And then because Max is too hyped up nonstop, knows no impulse control yet, can't take no for an answer, won't bugger off, Joey finally has to "get serious" and use aggression to get Max to knock it off. Which then gets Joey kinda in trouble or separated.....

I don't know if this is the case in your home, but I can see how it could be very easily in so many cases. It was starting to happen in my house til I remedied it asap. Puma pup was so annoying to shy Gracie, getting up in her face, bounding into her, jumping on top of her, asking her to play, etc. I had to be very careful and watch them closely at all times together otherwise I knew it could seriously escalate like it is happening in your case.

One time I seriously asked my sig other in frustration---"Why in the world can't Puma pup take no for an answer and read Gracie's body language and back off??" His response? Because she is a PUPPY!!!! And I am the one in the house who is all into dog training and behavior etc!!! But I just didn't get it at the time......

So what are some things you can do to help your situation?

1)I would suggest spending lots of your time on FUN impulse control games! Use food rewards and praise. Teach leave it, drop it, wait, stay, flirt pole, stay with me (as people pass by) etc.

2)Cut out some of the physical exercise if it is too much and work hard on mental workouts and fun tricks. This will tire out your dog, esp the smart breeds like yours. I do this nonstop with my dogs. Plus it is fun for you too! This way it will relax you as well, which in turn calms your dogs nicely.

3)Practice "watch the world goes by" with the puppy (and with the Joey too!)
This is so important for long term training success and life success. I basically take my dog outside to various places and we plop down together and watch the world go by together. She can either lay down near me or sit calmly as we do this. I initially give tons of tiny yummy treats to teach her to chill out next to me, then the reward gets to be that we spend our time together taking in all the sounds,smells, sights, people, birds, etc in our environment.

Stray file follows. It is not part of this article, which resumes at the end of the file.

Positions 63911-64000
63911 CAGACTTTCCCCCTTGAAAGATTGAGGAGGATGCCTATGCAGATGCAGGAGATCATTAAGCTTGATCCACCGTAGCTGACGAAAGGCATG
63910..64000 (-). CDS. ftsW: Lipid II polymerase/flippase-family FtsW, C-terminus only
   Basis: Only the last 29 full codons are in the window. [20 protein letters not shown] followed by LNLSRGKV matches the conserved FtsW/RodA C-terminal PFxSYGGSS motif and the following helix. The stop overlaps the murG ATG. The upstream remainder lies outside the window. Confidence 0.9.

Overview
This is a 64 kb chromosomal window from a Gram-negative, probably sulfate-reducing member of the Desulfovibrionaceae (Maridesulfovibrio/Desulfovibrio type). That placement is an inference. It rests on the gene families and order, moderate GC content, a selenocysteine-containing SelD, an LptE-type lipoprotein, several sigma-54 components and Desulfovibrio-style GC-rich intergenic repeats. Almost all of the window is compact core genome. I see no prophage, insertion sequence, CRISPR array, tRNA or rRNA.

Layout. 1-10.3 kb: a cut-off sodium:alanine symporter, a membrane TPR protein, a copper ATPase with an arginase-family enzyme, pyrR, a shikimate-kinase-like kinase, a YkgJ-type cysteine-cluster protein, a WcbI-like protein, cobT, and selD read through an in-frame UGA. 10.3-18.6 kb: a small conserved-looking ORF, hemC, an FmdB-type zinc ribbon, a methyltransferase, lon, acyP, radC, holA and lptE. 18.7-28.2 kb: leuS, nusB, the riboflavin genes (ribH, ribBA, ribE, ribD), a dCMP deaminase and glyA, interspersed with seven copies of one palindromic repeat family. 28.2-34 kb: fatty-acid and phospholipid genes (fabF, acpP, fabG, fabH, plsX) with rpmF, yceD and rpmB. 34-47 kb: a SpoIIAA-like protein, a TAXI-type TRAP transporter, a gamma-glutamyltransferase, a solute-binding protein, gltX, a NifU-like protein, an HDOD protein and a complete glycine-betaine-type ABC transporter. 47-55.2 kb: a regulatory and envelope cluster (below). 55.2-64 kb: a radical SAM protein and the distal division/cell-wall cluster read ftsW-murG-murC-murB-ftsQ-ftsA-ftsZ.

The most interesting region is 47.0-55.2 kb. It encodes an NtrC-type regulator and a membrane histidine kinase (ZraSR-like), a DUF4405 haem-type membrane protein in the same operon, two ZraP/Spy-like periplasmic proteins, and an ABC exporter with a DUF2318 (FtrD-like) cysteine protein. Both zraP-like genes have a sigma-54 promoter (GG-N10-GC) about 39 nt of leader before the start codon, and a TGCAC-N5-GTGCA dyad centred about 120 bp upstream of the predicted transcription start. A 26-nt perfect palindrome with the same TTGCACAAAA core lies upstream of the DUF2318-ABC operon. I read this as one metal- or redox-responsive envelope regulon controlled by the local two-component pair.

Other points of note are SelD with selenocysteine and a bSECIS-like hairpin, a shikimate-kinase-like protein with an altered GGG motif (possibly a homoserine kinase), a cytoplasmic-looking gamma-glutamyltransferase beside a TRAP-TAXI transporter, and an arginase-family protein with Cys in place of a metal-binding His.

THIS IS MY #1 Recommended thing I do with dogs to get them to have an overall calm, relaxed, polite, confident demeanor.

4) I take my dogs esp Puma pup, to see other animals in pet stores, etc and have her be very, very calm and polite in their presence. She gets highly rewarded (food/praise) for laying quietly and watching the other animals as I talk gently to her about them. This teaches amazing impulse control for her around other animals. Which helps immensely with her around my older dogs, cats and our yard squirrels and the neighborhood deer. etc

This would probably help you with your other pets as well as Max would learn how to be more chill around them! Plus not only is this super fun for me and Puma but she is tired when she gets home from our special "visit the animals" outings!

5) I take Puma to other stores, banks, businesses where pets are allowed. I bring amazing food treats. I train her "service dog" style so when we go out she has very polite, calm, respectful manners. She is heavily rewarded for all good behavior choices when we are out on our fun field trips. She loves it and so do I. She gets to meet people, sniff stuff, investigate new places and smells, etc. But by doing this I get to teach her awesome stuff, especally LOTS of impulse control. When we get home, she is pooped from all the mental stimulation/lessons and she has ZERO energy left to annoy my older dogs and cats.:)

6) Give your ultra smart, hard working Shepherd breed pup a JOB!! These types of dogs thrive when you teach them a job. I taught my shy fearful Gracie dog to feed all our pets including the cat that she was terrified of previously. She calls them to each meal with certain barks, and omg she is happiest when she is so proudly doing her JOB! (Gracie is a blue heeler mix)

Heck even my lil chihuahua Sparky is now helping Gracie by making sure the cat actually appears for dinner as Gracie is calling her. So damn cute. Dogs love jobs! I am sure your Max would love a job, too! Gives them confidence and pride.

6)When pup Max is acting crazy hyper, separate the dogs, but give amazing bones or chewy things or bully sticks to older Joey to let him know he is good and valued, and to relieve his stress, and to keep him busy. This is what I did ALOT at my house as we were raising Puma pup.

7) Take time to relax yourself. If only for a moment. Balancing dogs can be so hard and stressful and challenging and exhausting at times. I know. Believe me I know. I love all my dogs, but when we brought in our new pup unexpectedly, our lives completely changed. We went from a very quiet household of 2 dogs, 2 cats, to this plus a pup. Big difference. Huge difference. Being honest here.